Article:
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Neanderthal faces appear from the darkness

29 Jun 2014
Bradshaw Foundation
Article

Sima de los Huesos Skulls

Researchers at Sima de los Huesos the "Pit of Bones", in the Atapuerca mountains of northern Spain, claim recovered skulls at the site, are the oldest known remains to show signs of facial features associated with Neanderthals. The 17 skulls have been reassembled from fragments of bone and have some features of Homo neanderthalensis, but their aspect is otherwise far more primitive. The skulls come from a collection of bones belonging to at least 28 individuals, found in the depths of a 14-metre-deep cave shaft. It is thought they came to their place of rest after being washed into the pit after meeting their demise in another location of the cave.

The "missing link" term is not widely used among scientific researchers, mainly due to the connotation of a straightforward development from species to species, however at times it is still used when describing a species that bridge a gap between progeny. Professor of palaeontology at the Complutense University of Madrid, Juan Luis Arsuaga, described the finds as belonging to a "missing link" population that fell somewhere between the Neanderthals and a more archaic group of human forerunners.

Studying the Sima de los Huesos bones suggest that hallmark characteristic features of Homo neanderthalensis did not manifest at the same rate, but rather that some evolved much earlier than others. While the Pit of Bones skulls have Neanderthal-like jaws and teeth, as well as similar nasal apertures and distinctive Neanderthal brow ridges, they also have small braincases which differentiate them with the big-brained and lengthened crania of Homo neanderthalensis.

Sima de los Huesos Skulls

While it can't be said for sure they are direct ancestors of Homo neanderthalensis, it is believed the group are members of the Neanderthal lineage, possibly a 'missing link' between the Neanderthals and a more primitive population. The Spanish researchers surmise the primitive population could be that of Homo antecessor, the human species that lived in Europe around one million years ago. The skulls likely indicate they developed Neanderthal-like teeth and jaws from chewing and heavy use of their incisors, or from the behaviour of grasping things with their front teeth.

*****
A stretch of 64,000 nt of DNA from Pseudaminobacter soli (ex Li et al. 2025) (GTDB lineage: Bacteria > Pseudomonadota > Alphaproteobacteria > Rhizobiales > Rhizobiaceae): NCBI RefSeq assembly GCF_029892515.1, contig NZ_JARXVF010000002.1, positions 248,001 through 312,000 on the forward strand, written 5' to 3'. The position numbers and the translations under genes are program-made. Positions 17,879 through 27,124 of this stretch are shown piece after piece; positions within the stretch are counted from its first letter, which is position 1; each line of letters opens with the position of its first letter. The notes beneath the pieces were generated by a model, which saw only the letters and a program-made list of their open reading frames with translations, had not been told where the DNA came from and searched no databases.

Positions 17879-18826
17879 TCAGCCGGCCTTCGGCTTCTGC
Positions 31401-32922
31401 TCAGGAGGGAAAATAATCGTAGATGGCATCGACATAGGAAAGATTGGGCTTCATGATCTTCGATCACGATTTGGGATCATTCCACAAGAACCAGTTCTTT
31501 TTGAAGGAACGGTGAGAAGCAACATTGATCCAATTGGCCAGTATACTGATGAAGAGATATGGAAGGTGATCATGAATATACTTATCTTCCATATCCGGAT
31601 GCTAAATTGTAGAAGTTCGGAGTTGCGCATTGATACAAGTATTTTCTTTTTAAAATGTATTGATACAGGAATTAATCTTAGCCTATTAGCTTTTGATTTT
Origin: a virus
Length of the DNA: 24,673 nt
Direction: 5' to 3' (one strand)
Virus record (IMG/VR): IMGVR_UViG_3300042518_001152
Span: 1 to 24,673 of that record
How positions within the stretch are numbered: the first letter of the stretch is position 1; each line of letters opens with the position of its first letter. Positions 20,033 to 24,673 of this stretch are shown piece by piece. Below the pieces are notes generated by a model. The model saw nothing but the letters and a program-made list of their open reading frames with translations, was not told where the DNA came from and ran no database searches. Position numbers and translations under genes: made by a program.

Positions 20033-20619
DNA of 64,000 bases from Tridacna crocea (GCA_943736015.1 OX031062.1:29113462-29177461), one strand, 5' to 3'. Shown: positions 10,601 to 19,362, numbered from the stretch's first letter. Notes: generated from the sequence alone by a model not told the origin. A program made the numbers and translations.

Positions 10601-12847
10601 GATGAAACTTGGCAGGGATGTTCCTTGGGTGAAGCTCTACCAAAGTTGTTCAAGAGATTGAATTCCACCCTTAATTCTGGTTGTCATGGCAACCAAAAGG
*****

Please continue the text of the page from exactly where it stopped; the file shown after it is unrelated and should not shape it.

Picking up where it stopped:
Homo neanderthalensis is now an extinct species or subspecies within the genus Homo and closely related to modern humans. They are known from fossil specimens dating to the Pleistocene period and found in Europe and parts of western and central Asia. The term 'Neanderthal' comes from the modern spelling of the Neander Valley in Germany where the species was first discovered, in the Feldhofer Cave. The Spanish researchers had believed the Sima de los Huesos bones belonged to Homo heidelbergensis, but this latest study changes that supposition and it is now agreed they belong to a Neanderthal lineage.

The well preserved skeletons discovered at Sima de los Huesos continue to provide valuable insights into our origins and impart another piece in understanding human evolution.

To find out more about human evolution visit the Origins archive.

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